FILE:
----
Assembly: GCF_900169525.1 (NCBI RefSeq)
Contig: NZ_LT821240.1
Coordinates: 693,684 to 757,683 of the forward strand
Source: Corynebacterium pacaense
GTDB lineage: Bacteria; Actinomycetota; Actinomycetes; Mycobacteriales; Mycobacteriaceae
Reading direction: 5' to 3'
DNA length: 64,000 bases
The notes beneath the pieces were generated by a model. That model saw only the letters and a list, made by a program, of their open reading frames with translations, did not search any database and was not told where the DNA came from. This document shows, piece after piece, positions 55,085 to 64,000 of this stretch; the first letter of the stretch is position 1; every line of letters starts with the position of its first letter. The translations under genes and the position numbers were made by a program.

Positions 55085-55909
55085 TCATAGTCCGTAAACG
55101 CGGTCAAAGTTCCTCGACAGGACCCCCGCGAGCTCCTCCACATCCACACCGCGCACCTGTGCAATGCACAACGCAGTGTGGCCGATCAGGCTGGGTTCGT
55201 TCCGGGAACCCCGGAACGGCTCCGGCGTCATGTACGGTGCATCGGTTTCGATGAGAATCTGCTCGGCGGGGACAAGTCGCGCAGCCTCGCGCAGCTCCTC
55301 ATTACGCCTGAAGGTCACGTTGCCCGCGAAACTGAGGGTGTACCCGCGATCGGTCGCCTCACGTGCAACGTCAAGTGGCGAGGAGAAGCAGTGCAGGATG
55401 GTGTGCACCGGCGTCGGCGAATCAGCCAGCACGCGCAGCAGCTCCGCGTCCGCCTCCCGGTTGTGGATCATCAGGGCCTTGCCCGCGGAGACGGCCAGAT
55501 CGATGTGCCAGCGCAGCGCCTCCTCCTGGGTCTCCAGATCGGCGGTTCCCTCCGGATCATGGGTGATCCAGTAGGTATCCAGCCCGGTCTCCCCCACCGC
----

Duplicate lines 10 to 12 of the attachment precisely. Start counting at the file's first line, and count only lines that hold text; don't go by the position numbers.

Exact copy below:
55085 TCATAGTCCGTAAACG
55101 CGGTCAAAGTTCCTCGACAGGACCCCCGCGAGCTCCTCCACATCCACACCGCGCACCTGTGCAATGCACAACGCAGTGTGGCCGATCAGGCTGGGTTCGT
55201 TCCGGGAACCCCGGAACGGCTCCGGCGTCATGTACGGTGCATCGGTTTCGATGAGAATCTGCTCGGCGGGGACAAGTCGCGCAGCCTCGCGCAGCTCCTC